Politics

Border vaccine rules, mandatory use of ArriveCAN, mask mandates on planes and trains to end on Oct. 1

Border-city mayors have called for the regulations to be lifted for years

Posted: September 26, 2022
Last Updated: September 26, 2022

Travellers are pictured at YVR international airport in Richmond, B.C., on Monday. The federal government says it's dropping all COVID-19 measures at borders on Saturday, meaning travellers will no longer need to provide proof of vaccination when entering Canada or wear masks on planes and trains. (Ben Nelms/CBC)

The federal government says it's dropping all COVID-19 measures at borders on Saturday, meaning travellers will no longer need to provide proof of vaccination when entering Canada or wear masks on planes and trains.

As of Oct. 1, all travellers, regardless of citizenship, will no longer have to:

Health Minister Jean-Yves Duclos said Monday's decision is not a sign Canada is out of the pandemic, but said the government's data showed the importation of new variants was no longer having an effect on the evolution of the virus in country.

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WATCH | Canada drops masks on planes and trains:

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The federal government has announced that travellers will no longer need to provide proof of vaccination when entering Canada or wear masks on planes and trains starting on Oct. 1.  1:59

"If anybody believes the pandemic is over, I invite them to visit a hospital," he said.

"That decision again was driven by the evidence that we have seen over the last few weeks and months, which is that the transmission and cost of transmission of COVID-19 on our health-care workers, hospitals and including those patients who have seen backlogs in their surgeries and treatments over the last two years and a half ... are now almost entirely driven by domestic transmission of COVID-19. That's where we need to invest our energy."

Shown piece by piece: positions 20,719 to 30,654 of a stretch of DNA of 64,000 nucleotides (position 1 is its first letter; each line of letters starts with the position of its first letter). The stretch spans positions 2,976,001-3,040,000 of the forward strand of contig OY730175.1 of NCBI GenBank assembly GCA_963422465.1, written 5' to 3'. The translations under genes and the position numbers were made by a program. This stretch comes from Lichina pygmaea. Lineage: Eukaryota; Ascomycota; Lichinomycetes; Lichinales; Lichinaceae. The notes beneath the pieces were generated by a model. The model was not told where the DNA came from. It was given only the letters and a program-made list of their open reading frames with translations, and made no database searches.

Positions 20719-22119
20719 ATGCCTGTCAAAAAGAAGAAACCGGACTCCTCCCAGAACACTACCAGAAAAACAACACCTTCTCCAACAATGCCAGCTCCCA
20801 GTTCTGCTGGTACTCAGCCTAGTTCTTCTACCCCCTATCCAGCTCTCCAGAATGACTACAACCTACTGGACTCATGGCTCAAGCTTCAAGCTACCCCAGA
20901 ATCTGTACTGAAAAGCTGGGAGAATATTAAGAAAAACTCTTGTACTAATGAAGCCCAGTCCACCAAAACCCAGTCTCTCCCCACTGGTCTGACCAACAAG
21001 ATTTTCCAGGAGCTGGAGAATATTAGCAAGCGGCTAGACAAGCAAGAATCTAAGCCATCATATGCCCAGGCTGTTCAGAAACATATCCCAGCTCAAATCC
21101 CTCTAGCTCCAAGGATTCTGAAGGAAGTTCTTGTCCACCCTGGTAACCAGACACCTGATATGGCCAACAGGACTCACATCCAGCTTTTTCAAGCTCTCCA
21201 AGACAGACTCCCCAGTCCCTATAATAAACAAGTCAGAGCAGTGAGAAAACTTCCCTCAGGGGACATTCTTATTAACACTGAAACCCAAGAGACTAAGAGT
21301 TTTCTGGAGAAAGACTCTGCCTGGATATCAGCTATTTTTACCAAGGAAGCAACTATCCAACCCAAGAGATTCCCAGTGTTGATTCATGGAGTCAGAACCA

The measures also apply to cruise ships so passengers will no longer be required to take pre-board tests, be vaccinated or use ArriveCAN. The government said guidelines will remain in place to protect passengers and crew, keeping in step with the United States. 

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The move comes after MPs and border-city mayors published an open letter to Prime Minister Justin Trudeau and U.S. President Joe Biden last week asking them to end the "unnecessary" rules at the border, a move they say would allow border communities to recover economically from the pandemic.

Travellers are pictured at YVR international airport on Monday. (Ben Nelms/CBC)

On Monday, Niagara Falls Mayor Jim Diodati said he's glad the federal government is dropping all pandemic border measures but fears American tourists will continue to bypass Canada in the future.

"This should have happened at the beginning of the tourism season. We were devastated here in Niagara Falls," he said.

"A lot of the travelling public have decided to go elsewhere this past summer. Our concern is that they enjoyed it and want to continue it."

The head of the Canadian Airports Council said the organization is relieved to know its members can return to normal operations.